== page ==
Admission to all Mass Audubon wildlife sanctuaries in the Commonwealth are free to all current federal employees and their families for the duration of the federal shutdown. We hope it provides you with the chance to find some peace in nature during this time.
In addition, Federal employees that would like to sign up for summer camp can defer their deposits by calling a sanctuary directly to register.
When nature heroes come together, what they can accomplish is simply amazing. They can fight for and get environmental legislation passed. They can protect at-risk wildlife and the habitats they rely on. They can encourage young kids to connect with nature and enable college students to pursue careers in the environment.
Just take a look at a few of the ways Mass Audubon’s 125,000 members made a difference this year.
→ NATURE HEROES like you helped protect an additional 923 acres of land, bringing Mass Audubon’s total to 38,004 acres of conserved land.
→ NATURE HEROES like you helped create and maintain 255 miles of trails across 58 wildlife sanctuaries.
→ NATURE HEROES like you supported 47 scientific research studies that use our sanctuaries as outdoor laboratories to better understand our natural world.
→ NATURE HEROES like you provided scholarships for 1,211 summer campers attending one of our 19 day camps and Wildwood overnight camp.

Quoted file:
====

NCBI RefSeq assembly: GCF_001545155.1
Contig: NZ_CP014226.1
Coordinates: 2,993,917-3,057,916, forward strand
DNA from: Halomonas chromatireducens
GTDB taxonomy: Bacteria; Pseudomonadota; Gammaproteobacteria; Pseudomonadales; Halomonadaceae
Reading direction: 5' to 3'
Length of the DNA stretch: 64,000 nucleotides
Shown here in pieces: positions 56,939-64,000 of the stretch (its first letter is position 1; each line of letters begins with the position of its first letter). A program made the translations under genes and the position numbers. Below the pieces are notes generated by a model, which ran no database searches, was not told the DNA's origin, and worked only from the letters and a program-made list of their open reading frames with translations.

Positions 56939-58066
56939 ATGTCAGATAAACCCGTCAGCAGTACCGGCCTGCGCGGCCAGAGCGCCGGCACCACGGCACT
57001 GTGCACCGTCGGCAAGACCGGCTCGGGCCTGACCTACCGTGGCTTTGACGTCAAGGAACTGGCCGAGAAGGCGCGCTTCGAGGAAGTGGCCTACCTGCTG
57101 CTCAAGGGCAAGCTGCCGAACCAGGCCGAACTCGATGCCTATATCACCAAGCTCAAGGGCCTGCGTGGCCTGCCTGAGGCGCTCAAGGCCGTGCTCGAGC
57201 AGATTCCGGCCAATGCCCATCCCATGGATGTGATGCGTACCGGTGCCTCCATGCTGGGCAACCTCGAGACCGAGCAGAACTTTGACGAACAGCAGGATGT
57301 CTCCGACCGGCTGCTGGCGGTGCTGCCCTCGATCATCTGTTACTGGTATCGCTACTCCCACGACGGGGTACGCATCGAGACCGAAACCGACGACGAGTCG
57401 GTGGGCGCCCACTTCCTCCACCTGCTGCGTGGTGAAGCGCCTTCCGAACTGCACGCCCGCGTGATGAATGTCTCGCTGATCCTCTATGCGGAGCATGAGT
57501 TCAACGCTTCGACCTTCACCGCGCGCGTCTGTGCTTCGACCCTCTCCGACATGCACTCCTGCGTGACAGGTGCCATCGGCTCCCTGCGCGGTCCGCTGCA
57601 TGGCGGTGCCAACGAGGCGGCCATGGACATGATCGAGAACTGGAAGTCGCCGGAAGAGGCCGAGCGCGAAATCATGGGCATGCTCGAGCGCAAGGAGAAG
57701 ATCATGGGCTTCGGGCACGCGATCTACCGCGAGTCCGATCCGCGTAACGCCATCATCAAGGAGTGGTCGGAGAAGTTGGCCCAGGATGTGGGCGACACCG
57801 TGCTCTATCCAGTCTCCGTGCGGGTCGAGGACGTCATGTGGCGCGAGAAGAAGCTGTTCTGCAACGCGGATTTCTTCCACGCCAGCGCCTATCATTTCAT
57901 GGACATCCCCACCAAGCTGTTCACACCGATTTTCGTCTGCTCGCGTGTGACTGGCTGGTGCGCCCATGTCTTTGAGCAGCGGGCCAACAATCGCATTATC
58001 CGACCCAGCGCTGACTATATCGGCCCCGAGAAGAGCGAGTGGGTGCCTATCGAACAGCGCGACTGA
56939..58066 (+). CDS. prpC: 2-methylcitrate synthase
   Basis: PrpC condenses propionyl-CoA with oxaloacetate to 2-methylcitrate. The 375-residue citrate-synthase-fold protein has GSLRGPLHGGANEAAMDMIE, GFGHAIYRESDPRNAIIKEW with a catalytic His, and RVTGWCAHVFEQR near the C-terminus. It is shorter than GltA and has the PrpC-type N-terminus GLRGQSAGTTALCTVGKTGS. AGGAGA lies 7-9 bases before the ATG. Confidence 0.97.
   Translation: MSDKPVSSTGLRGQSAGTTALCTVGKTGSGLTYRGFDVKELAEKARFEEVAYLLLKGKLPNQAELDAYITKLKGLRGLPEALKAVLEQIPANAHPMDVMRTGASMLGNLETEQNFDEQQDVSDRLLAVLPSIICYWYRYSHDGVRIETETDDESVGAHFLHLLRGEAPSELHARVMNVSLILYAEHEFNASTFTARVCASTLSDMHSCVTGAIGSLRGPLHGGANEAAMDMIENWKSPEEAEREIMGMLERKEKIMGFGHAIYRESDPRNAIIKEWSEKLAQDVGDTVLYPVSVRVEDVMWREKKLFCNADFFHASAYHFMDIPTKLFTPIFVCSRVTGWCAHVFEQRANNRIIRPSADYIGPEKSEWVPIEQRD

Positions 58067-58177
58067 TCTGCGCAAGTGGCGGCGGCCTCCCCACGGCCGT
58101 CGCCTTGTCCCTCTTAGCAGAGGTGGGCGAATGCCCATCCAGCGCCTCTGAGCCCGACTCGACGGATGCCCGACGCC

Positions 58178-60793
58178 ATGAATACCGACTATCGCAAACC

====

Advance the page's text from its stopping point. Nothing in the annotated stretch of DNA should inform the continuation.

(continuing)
→ NATURE HEROES likeyou inspired 45 Coastal Waterbird staff who monitor 183 sites over 140miles of nesting habitat for Piping Plovers, terns, and American Oystercatchers.
→ NATURE HEROES like you advocated for 173 communities to adopt the Community Preservation Act (CPA) since we successfully helped write and pass this legislation 18 years ago.
→ NATURE HEROES like you attended one of 7 Climate Cafes, a judgment-free, informal environment for people to discuss climate change solutions with their peers.
→ NATURE HEROES like you submitted 2,054 firefly observations during the inaugural year of Firefly Watch. These reports came from 37 U.S. states and three Canadian provinces.
We recognize that today, more than ever, the stakes are high and that it’s critically important to enlist the help of nature heroes across Massachusetts. Environmental safeguards are being rolled back, conservation is underfunded across the country, and climate change looms large.